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YMMV: A Few Good Men
  • Adaptation Displacement: Not many people know that the movie is based off of a play written by Sorkin himself.
  • Alternative Character Interpretation: Some people take Jessep's courtroom rant as a Take That and a "The Reason You Suck" Speech towards the kind of limousine liberals (who would never dream of joining the military themselves) who sit back and criticize armed might and the use of violence against while living their lives under the guard of those same people who they disdain. This really only works when extracted from its context, as Jessep is arguably just as much of a hypocrite as they are.
    • A line from the little-known stage production drives this home: Many people miss the point of this scene: Yes, Jessep thinks heís justified in doing what he does - Except for the fact that he isnít.
    Kaffee: You trashed the law! But hey, we understand, youíre permitted. You have a greater responsibility than we can possibly fathom. You provide us with a blanket of freedom. We live in a world that has walls and those walls have to be guarded by men with guns, and nothing is going to stand in your way of doing it. Not Willie Santiago, not Dawson and Downey, not Markinson, not 1,000 armies, not the Uniform Code of Military Justice, and not the Constitution of the United States! Thatís the truth isnít it Colonel? I can handle it.
  • Fridge Logic: If Santiago were really as sickly as we're led to believe, he would never have gotten through Marine Corps basic training!
  • Ho Yay: Between Kaffee and Ross. They seem to know each other pretty well, and then there's the whole scene with Cruise sucking on his doughnut-dust-covered finger while Bacon stares him down. And then some of the final lines:
    Ross: Strong witnesses.
    Kaffee: And handsome too, didn't you think?
  • It Was His Sled: Colonel Jessep ordered the hazing that led to Santiago's death.
  • Misaimed Fandom: The number of viewers who admire Jessep's Motive Rant is staggering. Sure, he's supposed to have depth, and isn't a Card-Carrying Villain but when he says soldiers shouldn't be accountable to the law, you're not supposed to agree with him.
    • At heart, what he was doing was sanctioning assaults against his own Marines and then trying to cover it up.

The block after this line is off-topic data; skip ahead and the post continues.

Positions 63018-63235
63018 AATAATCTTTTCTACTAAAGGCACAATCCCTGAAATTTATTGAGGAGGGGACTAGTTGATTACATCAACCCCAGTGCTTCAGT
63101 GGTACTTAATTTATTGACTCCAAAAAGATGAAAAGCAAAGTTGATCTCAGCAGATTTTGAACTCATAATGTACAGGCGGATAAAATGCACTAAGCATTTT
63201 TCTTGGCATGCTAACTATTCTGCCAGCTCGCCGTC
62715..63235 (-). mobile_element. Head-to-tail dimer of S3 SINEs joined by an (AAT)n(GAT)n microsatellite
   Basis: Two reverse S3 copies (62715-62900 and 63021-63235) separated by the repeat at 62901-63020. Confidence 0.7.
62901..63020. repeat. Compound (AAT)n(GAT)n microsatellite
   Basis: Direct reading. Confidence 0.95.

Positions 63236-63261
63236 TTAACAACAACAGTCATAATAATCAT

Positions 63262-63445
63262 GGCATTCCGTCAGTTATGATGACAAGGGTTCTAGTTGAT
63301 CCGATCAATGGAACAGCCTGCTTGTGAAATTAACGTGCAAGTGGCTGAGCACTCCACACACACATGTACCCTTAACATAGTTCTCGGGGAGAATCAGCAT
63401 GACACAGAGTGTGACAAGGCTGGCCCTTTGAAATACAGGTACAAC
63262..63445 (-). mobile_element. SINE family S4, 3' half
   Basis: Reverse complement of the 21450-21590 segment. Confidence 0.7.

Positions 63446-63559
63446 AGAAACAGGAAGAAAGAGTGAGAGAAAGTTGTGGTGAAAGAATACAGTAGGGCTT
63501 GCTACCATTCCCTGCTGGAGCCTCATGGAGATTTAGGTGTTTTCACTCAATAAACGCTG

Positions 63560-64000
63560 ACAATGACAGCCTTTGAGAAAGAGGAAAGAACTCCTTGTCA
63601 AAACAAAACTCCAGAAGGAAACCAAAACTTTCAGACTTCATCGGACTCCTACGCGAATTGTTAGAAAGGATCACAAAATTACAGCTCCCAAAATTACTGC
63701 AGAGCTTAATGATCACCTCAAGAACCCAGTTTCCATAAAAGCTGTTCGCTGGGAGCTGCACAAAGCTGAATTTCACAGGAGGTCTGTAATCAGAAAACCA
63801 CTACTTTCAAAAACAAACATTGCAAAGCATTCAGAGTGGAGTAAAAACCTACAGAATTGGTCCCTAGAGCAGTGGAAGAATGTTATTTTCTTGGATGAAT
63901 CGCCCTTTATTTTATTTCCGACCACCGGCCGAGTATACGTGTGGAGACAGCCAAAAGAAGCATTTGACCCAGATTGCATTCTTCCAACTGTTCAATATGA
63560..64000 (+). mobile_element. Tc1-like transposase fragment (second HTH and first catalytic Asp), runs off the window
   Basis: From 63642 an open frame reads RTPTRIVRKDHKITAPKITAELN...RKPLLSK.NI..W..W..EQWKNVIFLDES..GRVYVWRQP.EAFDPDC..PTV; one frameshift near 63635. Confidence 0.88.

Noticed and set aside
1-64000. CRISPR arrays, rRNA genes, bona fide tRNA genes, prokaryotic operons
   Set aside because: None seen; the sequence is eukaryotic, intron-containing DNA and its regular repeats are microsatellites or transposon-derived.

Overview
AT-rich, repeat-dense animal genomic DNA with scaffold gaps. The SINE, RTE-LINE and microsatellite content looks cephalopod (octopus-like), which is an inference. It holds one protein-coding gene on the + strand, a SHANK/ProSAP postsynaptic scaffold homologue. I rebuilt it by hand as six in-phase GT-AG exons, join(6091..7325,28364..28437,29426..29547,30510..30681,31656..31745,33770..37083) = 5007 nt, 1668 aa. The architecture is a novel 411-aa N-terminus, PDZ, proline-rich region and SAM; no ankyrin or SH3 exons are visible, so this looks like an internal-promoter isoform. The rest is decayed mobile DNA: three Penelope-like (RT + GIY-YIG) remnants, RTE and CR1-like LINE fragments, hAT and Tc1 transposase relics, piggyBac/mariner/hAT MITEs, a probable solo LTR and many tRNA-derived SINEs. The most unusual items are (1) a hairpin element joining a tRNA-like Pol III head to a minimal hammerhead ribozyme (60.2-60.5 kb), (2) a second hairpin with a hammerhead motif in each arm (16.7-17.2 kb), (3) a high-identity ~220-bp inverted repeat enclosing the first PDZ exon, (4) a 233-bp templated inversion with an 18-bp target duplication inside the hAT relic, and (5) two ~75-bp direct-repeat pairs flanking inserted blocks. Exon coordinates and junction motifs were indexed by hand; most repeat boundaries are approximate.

• The worst part is that Jessup's breakdown isn't supposed to be the center of the movie - it's supposed to be about the duty of the strong to protect the weak, and how Jessup betrayed that duty when he had a kid brutalized and accidentally killed him for being weak. Nicholson should have been cast as Weinburg, not Jessup, so that he could have put his personality behind it. As is, everybody remembers Jessup talking about necessary evil.
      Lt. Weinberg: They beat up on a weakling, and that's all they did! The rest is just smokefilled coffee-house crap! They tortured and tormented a weaker kid! They didn't like him! So, they killed him! And why? Because he couldn't run very fast!
      Galloway: They stand upon a wall and say, "Nothing's going to hurt you tonight, not on my watch."
      Dawson: We were supposed to fight for the people who couldn't fight for themselves. We were supposed to fight for Willie.
    • These few sentences from the Motive Rant are key: "Son, we live in a world that has walls, and those walls have to be guarded by men with guns. Who's gonna do it? You? You, Lt. Weinberg? ... Otherwise, I suggest you pick up a weapon, and stand a post." The idea of either Kaffee or Weinberg doing that is laughable. Had there been even a hint that either man had ever been placed in harm's way, it would've negated this. (It's significant that Jessup doesn't say this about Galloway; partly because he's sexist, but also because one can imagine her doing so.)
    • Also, people in the military are told that civilians have every right to question the way their freedom is defended. To do otherwise would be to imply that fighting for one's country guarantees an automatic right to ignore common morality, regulations and the laws and customs of war, which it simply does not. America wants proud soldiers, not arrogant ones.
  • One-Scene Wonder: Colonel Jessup is such an electrifying character and his presence in the film is so strong that it's easy to forget he only appears in a handful of scenes. But each one is pretty astonishing and he is the originator of the film's famous monologue.
  • Retroactive Recognition: Percy from Nikita is Kaffey's supervisor in one scene. He even mentions something called "Division".
  • Strawman Has a Point: See the above Misaimed Fandom; many viewers side with Colonel Jessep and see his "you need me on that wall" argument as true.

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